Battery boxes and Control box

Battery boxes

As mentioned earlier I decided to place all the batteries underneath the car where the fuel tank used to be. After making measurements thinking and modeling I chose to make battery boxes to be fitted from underneath the car thus preserving most of the body structure and not weakening it with serious modifications. The reason is that I am thinking ahead about how I would present the car to inspectors who would be checking it to make street legal. Less modifications to the frame - less problems and questions asked.
So, I will make batteries trays/boxes fit and secure from underneath making only few openings from inside to complete the wiring once the boxes are placed in. There will be 5 battery boxes each holding 9 cells. Each box gross weight will be approx 32kg so it will be manageable to lift it to the car from underneath and secure it by hands of two persons. So you will be able put the whole 160kg of batteries box by box.
Here is the sketch of the battery boxes made with Google SketchUp:

Each box is a frame of stainless steel angle 20x20x3 with 0.8mm stainless steel sheet walls protecting the batteries from outside elements like water, sand and stones (remember they will be hanging under car's belly).
The production of boxes has started. I have made the welding jig to make their geometry solid. Without it would be very difficult to weld the steel boxes with decent precision and correct geometry.

Here is one of the boxes fit test with 9 ThunderSky cells. The cells have their contacts covered with tape - you don't want to short circuit expensive cell, don't you?

Control box

Control box is designed to hold all electronic equipment inside and provide a heat sink for controller and down converter. First of all I don't want any sensitive electronics or high voltage circuit hang outside where the could be touched by water, dirt or anyone's non-careful hands. Safety first. For example a session in car wash could lead to serious components damage or even fire in unfortunate circumstances. Therefore I decided to put all such pieces in one safe place - control box.
The control box will hold Kelly controller, controller cooling fans, DC 144V/13.8V down-converter, main contactor, circuit breaker, shunt resistor, throttle hall converter, multiple 12V control relays and fuses and BCMS master board. It will have two thick cables coming in from batteries, two going to the motor and low voltage signal cables going to many places.
The box is made from 10mm aluminium plate which makes base, 3 walls and internal spacer. The plates are bolted together by M5 bolts. The cover will be from 0.8mm stainless steel sheet.
The inside is divided by internal spacer wall into two sections: high voltage/power section and low voltage section. The sketch is shown in picture. There are two big black fans on top which are placed on the opposite side of the wall where the motor controller is placed for maximum heat dissipation effectivenes. The black box on the opposite side of the controller is DC down-converter. Both controller and converter terminals are placed so that they go out to the high voltage connections subsection on the upper right side of the box. This subsection is separated by plastic spacer plate which isolates the connections subsection to prevent any water or dirt entering there. Contactor, shunt and fuse are shown in this subsection. The subsection below contains BCMS board on the left and throttle pot on the right. Throttle handle is attached on the outside of the box. There will be gas cable connected to it.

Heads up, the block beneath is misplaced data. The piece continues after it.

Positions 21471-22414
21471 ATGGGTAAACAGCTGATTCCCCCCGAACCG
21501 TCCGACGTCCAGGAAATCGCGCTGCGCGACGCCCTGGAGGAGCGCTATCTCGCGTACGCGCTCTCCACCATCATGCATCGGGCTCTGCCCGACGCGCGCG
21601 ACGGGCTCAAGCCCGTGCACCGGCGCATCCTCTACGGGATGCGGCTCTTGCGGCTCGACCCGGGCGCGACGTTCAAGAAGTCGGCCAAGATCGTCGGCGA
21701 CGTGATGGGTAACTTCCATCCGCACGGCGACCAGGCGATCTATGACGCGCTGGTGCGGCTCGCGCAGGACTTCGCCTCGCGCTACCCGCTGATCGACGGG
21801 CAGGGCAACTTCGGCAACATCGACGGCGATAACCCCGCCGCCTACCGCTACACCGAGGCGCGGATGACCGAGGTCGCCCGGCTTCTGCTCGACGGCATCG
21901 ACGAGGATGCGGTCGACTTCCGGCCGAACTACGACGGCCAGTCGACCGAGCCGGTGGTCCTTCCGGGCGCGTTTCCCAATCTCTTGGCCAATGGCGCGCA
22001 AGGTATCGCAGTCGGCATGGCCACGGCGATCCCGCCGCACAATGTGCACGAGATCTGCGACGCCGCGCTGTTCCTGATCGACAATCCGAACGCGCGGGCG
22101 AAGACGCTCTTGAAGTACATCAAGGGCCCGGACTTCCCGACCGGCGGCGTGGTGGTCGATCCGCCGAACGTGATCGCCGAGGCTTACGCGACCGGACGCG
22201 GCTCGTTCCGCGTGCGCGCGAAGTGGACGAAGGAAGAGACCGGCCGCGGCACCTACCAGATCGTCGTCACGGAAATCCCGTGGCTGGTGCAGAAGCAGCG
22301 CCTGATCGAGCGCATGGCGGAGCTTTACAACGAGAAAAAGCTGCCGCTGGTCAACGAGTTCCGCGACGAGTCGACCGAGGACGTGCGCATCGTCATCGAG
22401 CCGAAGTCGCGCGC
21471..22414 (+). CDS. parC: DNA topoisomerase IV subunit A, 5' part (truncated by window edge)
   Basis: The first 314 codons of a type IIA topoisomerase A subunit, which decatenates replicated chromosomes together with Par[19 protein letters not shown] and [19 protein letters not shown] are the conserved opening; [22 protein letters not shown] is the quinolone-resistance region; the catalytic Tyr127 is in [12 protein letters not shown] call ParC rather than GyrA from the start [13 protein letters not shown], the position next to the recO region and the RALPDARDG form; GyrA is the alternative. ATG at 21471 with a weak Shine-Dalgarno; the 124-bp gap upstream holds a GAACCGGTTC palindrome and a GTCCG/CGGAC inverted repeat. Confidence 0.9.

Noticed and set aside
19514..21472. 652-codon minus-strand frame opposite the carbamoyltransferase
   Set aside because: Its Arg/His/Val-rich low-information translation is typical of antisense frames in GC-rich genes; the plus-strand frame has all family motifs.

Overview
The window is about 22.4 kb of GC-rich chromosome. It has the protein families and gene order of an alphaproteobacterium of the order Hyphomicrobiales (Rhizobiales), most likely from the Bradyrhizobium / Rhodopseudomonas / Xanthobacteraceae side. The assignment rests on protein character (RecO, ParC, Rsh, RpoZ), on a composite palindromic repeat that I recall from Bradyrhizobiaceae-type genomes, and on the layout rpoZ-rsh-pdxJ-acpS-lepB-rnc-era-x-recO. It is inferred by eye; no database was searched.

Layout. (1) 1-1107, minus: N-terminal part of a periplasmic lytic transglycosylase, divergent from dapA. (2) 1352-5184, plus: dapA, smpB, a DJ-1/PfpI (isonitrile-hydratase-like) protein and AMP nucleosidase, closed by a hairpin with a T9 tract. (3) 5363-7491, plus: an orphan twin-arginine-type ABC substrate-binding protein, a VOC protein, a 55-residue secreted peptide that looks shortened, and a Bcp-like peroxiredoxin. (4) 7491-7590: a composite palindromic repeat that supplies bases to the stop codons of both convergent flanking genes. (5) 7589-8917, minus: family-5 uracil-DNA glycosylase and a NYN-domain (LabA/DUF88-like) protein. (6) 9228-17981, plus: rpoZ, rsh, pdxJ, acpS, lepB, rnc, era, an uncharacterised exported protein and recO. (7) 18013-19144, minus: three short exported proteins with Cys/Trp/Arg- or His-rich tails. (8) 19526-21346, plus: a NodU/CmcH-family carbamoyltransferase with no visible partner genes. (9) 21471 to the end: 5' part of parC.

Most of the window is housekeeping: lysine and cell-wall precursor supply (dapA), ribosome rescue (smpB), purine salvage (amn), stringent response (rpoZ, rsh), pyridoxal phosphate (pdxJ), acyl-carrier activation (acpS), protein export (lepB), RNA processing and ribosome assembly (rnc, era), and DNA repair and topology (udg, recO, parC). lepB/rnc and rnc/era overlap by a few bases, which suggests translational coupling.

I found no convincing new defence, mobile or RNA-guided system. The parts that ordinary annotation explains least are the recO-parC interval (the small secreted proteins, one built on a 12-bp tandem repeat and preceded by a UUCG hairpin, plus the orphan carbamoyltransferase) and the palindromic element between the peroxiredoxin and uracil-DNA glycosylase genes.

The box will be put in the car above the motor in approximate location shown in sketch below. I hope you have enough imagination to see the yellow front of the car, black tire, red motor below and gray brakes cylinder assembly :).

Production of the box has started. The aluminium plates were cut (believe me it is daunting when you don't have the disk saw powerfull enough). A lot of drilling and threading was made.

Some power wiring was made with thick copper bars covered in yellow heat-shrink tubing. Production of each bar to about 1 hour - it looks small but eats your time very quickly.

A bit closer view. Note the two big holes drilled in the base - that's where the thick cables will go to the motor.

That's it for now. Some progress, not too much as I am really struggling to find time to sneak into garage and do some work on my HR-EV.


  1. Great progress. You really take your time and think things through. I wish I was that patient to do the design drawings as well. I'm more of a design as you go guy. It usually works out, but not always :)

    Looking good!

  2. Solid build and a nice update.

  3. Thanks guys. I like to thoroughly think through my designs in advance to achieve most professional results I could be proud of. I am not very experienced in metal works and mechanics and don't have a metal scrapheap somewhere in garage. So I have to buy materials which are not that cheap to allow big mistakes. That's why I have to do careful design and planning in advance.
    Electronics is much easier for me so there I am much more spontaneous :)